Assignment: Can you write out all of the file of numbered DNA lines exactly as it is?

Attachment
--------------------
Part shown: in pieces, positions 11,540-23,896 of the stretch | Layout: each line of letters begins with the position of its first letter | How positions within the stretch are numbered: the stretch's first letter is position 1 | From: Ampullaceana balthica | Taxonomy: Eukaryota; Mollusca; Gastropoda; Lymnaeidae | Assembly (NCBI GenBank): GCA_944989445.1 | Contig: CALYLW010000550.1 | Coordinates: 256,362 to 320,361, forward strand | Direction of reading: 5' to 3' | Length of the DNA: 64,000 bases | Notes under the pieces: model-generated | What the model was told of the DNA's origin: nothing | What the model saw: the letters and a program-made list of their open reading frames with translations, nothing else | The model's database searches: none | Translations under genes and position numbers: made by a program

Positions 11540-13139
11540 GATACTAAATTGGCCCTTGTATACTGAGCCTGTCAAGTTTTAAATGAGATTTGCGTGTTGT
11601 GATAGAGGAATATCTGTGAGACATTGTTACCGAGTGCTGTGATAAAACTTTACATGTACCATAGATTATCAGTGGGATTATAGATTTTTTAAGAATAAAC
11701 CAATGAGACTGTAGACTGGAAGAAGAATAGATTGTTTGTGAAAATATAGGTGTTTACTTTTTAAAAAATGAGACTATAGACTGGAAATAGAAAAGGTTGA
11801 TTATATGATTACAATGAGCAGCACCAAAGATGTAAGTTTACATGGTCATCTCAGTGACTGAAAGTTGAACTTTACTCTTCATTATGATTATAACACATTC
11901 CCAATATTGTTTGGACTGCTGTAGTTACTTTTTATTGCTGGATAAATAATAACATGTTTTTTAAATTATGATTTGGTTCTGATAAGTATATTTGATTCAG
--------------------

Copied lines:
Part shown: in pieces, positions 11,540-23,896 of the stretch | Layout: each line of letters begins with the position of its first letter | How positions within the stretch are numbered: the stretch's first letter is position 1 | From: Ampullaceana balthica | Taxonomy: Eukaryota; Mollusca; Gastropoda; Lymnaeidae | Assembly (NCBI GenBank): GCA_944989445.1 | Contig: CALYLW010000550.1 | Coordinates: 256,362 to 320,361, forward strand | Direction of reading: 5' to 3' | Length of the DNA: 64,000 bases | Notes under the pieces: model-generated | What the model was told of the DNA's origin: nothing | What the model saw: the letters and a program-made list of their open reading frames with translations, nothing else | The model's database searches: none | Translations under genes and position numbers: made by a program

Positions 11540-13139
11540 GATACTAAATTGGCCCTTGTATACTGAGCCTGTCAAGTTTTAAATGAGATTTGCGTGTTGT
11601 GATAGAGGAATATCTGTGAGACATTGTTACCGAGTGCTGTGATAAAACTTTACATGTACCATAGATTATCAGTGGGATTATAGATTTTTTAAGAATAAAC
11701 CAATGAGACTGTAGACTGGAAGAAGAATAGATTGTTTGTGAAAATATAGGTGTTTACTTTTTAAAAAATGAGACTATAGACTGGAAATAGAAAAGGTTGA
11801 TTATATGATTACAATGAGCAGCACCAAAGATGTAAGTTTACATGGTCATCTCAGTGACTGAAAGTTGAACTTTACTCTTCATTATGATTATAACACATTC
11901 CCAATATTGTTTGGACTGCTGTAGTTACTTTTTATTGCTGGATAAATAATAACATGTTTTTTAAATTATGATTTGGTTCTGATAAGTATATTTGATTCAG